Pubdate: Sun, 15 Nov 2015
Source: Herald, The (Everett, WA)
Copyright: 2015 The Daily Herald Co.
Author: Suzan DelBene
Note: U.S. Rep Suzan DelBene D-Wash, represents the 1st Congressional District

Marijuana and Federal Law


The U.S. Smart Act Would Protect Marijuana Users and Businesses in 
States Where It Has Been Legalized.

In 2012, voters in Washington state passed Initiative 502, which 
legalized the sale, consumption and taxation of marijuana products. 
Including Washington, 23 states and the District of Columbia have 
legalized some form of marijuana, and in 2016, several more states 
are expected to consider marijuana legalization ballot initiatives.

Yet, marijuana possession or use for any purpose is still prohibited 
under the federal Controlled Substances Act, leaving participants in 
all of the state markets - including cancer patients - at risk of 
arrest by federal authorities.

This murky legal environment restricts states from being able to 
regulate as effectively as possible because they are hamstrung by 
federal preemption problems. The federal government should provide 
states already effectively regulating marijuana the certainty that 
their citizens will not face federal prosecution.

That's why I introduced the State Marijuana And Regulatory Tolerance 
(SMART) Enforcement Act. It would protect medical patients, 
recreational users and businesses owners in states that have 
legalized marijuana from being prosecuted now or retroactively in the 
future. My bill builds on the current U.S. Department of Justice 
guidance for marijuana enforcement and recognizes the shared role 
states have traditionally played in policing marijuana offenses.

According to a Pew poll, 60 percent of Americans agree that the 
federal government should not force its law on states that have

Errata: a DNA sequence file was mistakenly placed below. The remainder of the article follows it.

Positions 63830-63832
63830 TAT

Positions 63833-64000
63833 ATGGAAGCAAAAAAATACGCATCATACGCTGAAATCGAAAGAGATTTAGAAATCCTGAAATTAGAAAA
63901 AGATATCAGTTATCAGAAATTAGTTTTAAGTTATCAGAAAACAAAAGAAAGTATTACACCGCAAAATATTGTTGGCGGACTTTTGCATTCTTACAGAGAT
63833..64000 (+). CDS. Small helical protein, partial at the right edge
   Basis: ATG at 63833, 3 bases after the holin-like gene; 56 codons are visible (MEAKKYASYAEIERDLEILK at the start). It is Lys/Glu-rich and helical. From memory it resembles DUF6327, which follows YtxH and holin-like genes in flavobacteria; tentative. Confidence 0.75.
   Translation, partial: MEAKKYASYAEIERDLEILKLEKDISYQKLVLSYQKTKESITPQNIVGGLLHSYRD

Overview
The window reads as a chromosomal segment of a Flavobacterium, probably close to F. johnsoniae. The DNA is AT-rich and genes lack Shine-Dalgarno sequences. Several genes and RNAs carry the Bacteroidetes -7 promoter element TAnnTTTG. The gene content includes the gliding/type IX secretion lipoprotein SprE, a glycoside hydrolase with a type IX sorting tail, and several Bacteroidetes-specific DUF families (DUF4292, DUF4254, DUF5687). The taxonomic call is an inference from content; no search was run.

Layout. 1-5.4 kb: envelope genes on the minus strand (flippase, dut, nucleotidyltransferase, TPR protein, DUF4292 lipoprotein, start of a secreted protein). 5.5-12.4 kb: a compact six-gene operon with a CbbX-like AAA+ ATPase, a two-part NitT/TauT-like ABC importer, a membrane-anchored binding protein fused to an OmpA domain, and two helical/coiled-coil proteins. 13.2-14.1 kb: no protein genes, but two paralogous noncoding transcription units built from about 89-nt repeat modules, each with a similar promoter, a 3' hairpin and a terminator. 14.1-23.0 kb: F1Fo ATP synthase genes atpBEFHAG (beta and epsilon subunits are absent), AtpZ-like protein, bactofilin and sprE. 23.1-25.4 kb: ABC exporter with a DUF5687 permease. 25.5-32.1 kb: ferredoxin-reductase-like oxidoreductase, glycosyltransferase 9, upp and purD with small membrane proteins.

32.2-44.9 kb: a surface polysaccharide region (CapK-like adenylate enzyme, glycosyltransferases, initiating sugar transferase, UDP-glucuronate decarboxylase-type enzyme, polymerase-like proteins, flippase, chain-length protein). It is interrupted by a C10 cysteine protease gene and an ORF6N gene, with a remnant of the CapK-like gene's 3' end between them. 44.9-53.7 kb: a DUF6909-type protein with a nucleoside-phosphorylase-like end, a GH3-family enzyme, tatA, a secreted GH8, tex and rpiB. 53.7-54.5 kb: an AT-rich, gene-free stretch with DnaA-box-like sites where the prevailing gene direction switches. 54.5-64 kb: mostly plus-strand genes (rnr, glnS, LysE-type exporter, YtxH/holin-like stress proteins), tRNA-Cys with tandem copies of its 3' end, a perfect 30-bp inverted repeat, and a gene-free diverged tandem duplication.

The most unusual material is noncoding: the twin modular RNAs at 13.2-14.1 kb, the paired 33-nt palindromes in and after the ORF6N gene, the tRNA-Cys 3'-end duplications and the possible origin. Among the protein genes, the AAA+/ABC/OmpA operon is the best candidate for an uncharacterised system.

chosen to allow the use of marijuana.

Washington voters clearly made their decision. It has saved our state 
in costly legal expenses and created a new, growing industry, 
including countless small businesses. Since passage of Initiative 
502, court filings in Washington for low-level marijuana offenses 
have dropped by 98 percent, saving the state millions of dollars in 
enforcement and judicial expenses. Washington has also collected more 
than $80 million in tax revenue from sales alone.

The SMART Enforcement Act would give the U.S. Attorney General the 
authority to waive the Controlled Substances Act for states that are 
effectively regulating marijuana themselves, such as Washington. It 
authorizes a waiver from the Controlled Substances Act for states 
that meet requirements preventing the distribution of marijuana to 
minors, violence or use of firearms in cultivation and distribution 
of marijuana, and drugged driving. And each waiver would have to be 
renewed after three years, allowing for reasonable oversight and 
reevaluation of the success of this approach.

By waiving the Controlled Substances Act with respect to marijuana, 
the SMART Enforcement Act would also allow banks to serve businesses 
in the marijuana industry that are currently being forced to operate 
on an unsafe all-cash basis. Local business owners in Washington have 
told me how they live in constant fear of robberies, describing the 
current situation as a "fire keg waiting for a match."

While Congress could simply legalize marijuana nationally, that isn't 
possible in the current political climate. We need a pragmatic and 
expeditious solution now and my bill would help provide the 
foundation and information for Congress to evaluate national legalization.

As states like ours move forward with legalization, it is foolish to 
keep businesses, communities and lives at risk by making them targets 
of criminals. We must adapt federal policy to the new reality.

It's long past time for Congress to provide clarity on this issue. 
The SMART Enforcement Act does this by incentivizing states pursuing 
legalization to enact strong regulations that will protect public 
health and safety, allowing the federal government to step aside and 
leave marijuana regulation to the states.
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MAP posted-by: Jay Bergstrom